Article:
Gun Review: The FN FNC: Affordable Select-Fire 5.56

    In the world of fully automatic rifles here in the States, there is no question that the M16 reigns supreme. If you are fortunate enough to possess a legally registered M16 lower receiver the world is your oyster; You essentially have a full auto tinker toy that you can configure into any caliber or configuration that your heart desires, and parts are cheap and readily available. The downside is that an M16 these days on average will cost the buyer around $20,000 (which could put one heck of a dent in your mortgage). However, all hope is not lost for a buyer looking for a great 5.56 rifle that you can rock and roll with at the range; The FN FNC is a great entry level machine gun that costs less than half of what you can buy an M16 for these days.

    The FN FNC¬† was designed in the 70’s by, well, you guessed it, FN Herstal of Belgium. It replaced the more expensive FN CAL rifle and became the standard service rifle of Belgium in the late 80’s. It is still in service within the armed forces of Belgium, and licensed copies of the rifle are in service in Sweden as the AK5, and Indonesia as the Pindad SS1. It is said that approximately 6,000 FN FNC rifles were imported into the USA in the 80’s, and for the price of about $750 you could buy yourself a new one. Some of these guns were converted to selective fire by registering the receivers, but S&H Arms conversions via the installation of a registered auto sear are the most common. One funny thing about the FNC sears is that there are in fact more registered auto sears in the USA than there are FNC Rifles! Anyways, you can buy a semi automatic FNC for about $3,000 and a sear for about the same price, so for about $6500 you can have a legal fun switch on a great little rifle. This quick write up is more or less to supplement a weekly gun glamor segment I would like to start. Enjoy these photos of my FNC rifles, and please do not hesitate to ask any questions. I would be more than happy to answer them to the best of my ability!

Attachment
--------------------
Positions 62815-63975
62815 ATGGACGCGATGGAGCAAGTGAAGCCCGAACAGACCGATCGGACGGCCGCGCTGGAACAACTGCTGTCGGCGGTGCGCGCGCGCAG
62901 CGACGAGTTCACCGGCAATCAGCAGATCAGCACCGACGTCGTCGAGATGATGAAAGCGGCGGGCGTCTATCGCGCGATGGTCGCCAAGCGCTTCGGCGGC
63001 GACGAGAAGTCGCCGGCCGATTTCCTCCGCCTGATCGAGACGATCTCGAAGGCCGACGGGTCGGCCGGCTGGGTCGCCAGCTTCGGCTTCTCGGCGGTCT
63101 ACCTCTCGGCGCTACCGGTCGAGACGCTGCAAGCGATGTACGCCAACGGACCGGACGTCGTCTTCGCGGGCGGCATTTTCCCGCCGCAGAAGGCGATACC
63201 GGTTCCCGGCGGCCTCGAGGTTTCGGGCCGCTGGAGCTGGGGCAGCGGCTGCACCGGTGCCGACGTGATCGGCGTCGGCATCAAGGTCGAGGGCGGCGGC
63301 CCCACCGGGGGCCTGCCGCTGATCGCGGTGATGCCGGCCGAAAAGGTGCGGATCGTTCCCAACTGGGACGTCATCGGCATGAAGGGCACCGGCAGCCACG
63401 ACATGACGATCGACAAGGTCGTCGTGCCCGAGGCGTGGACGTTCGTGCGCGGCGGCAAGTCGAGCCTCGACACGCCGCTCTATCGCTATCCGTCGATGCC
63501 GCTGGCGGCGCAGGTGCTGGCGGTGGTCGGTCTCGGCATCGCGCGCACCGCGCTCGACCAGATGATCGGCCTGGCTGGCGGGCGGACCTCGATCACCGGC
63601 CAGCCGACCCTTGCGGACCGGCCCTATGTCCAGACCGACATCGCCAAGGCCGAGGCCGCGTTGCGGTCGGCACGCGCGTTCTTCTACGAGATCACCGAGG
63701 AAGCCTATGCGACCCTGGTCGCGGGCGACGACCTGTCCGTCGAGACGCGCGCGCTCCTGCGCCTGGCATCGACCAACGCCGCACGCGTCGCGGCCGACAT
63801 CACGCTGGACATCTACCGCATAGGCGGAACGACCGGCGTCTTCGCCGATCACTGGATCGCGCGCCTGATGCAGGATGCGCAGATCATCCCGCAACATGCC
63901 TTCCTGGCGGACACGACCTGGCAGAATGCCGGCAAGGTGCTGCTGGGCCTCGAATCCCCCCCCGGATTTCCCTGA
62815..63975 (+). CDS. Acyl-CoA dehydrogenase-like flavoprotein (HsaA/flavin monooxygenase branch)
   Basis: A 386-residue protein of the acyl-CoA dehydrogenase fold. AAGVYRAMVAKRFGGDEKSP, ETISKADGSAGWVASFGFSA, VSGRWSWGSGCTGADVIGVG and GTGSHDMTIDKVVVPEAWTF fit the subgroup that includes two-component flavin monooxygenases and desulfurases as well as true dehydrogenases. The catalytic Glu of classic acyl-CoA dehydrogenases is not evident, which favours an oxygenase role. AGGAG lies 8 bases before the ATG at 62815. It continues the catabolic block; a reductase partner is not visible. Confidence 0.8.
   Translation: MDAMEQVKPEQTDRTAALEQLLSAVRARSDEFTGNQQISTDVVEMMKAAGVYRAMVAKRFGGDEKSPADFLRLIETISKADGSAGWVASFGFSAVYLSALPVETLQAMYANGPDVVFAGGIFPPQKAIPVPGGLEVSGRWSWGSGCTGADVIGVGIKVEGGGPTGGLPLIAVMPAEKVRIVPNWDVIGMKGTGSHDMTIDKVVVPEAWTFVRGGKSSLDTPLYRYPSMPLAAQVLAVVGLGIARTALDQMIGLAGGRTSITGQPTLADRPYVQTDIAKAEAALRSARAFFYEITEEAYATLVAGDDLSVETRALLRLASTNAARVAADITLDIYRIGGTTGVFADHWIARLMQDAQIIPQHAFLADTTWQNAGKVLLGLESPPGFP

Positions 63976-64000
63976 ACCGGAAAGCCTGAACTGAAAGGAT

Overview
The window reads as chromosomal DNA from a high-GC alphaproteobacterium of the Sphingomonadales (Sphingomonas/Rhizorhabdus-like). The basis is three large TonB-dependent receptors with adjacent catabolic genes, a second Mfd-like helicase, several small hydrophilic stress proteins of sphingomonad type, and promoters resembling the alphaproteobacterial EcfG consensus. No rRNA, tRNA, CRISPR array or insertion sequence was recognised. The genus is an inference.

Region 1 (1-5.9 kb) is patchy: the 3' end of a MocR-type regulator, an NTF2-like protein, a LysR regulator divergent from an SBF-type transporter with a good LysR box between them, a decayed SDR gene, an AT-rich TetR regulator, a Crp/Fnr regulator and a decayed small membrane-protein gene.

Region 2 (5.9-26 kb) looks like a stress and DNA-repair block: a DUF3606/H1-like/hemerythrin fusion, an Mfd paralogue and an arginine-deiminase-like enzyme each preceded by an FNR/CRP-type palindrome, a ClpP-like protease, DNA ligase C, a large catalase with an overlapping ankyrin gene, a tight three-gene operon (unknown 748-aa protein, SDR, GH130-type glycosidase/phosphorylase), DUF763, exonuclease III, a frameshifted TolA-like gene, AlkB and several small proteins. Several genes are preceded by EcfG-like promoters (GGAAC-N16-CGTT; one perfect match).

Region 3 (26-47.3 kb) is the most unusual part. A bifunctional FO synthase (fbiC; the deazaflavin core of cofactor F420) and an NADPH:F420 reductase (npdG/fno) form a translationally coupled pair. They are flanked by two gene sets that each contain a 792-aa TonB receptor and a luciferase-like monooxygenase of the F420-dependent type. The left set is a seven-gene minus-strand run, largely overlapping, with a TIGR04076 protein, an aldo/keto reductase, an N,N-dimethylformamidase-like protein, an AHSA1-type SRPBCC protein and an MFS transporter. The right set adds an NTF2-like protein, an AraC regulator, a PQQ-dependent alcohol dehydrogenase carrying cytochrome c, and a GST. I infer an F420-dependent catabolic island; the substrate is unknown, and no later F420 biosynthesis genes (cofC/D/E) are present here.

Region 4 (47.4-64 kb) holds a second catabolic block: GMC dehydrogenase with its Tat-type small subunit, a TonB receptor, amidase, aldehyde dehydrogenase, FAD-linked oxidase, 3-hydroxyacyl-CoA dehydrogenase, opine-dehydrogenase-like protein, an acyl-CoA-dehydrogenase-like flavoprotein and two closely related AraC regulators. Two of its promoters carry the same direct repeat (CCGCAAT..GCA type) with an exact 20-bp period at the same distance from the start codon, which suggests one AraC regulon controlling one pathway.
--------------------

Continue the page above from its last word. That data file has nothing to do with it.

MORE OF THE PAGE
EDIT: Since the publishing of this post, it seems to be clear that the age old rumor of “more sears than guns” seems to be a false one. Serial numbers seem to stop somewhere around 3,500 for sears. Also, as of 3/30/2015, sear prices have more than doubled since the publishing of this article.

     

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    And here is a tiny piece of metal that will cost you a pretty penny! This is one of two sears I have purchased that is pending transfer to me at my SOT. I find it comical that the dealer taped the sear to the approved Form 3, and that they found a new way to spell “machine gun”.

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    Alex C.

    Alex is a Senior Writer for The Firearm Blog and Director of TFBTV.


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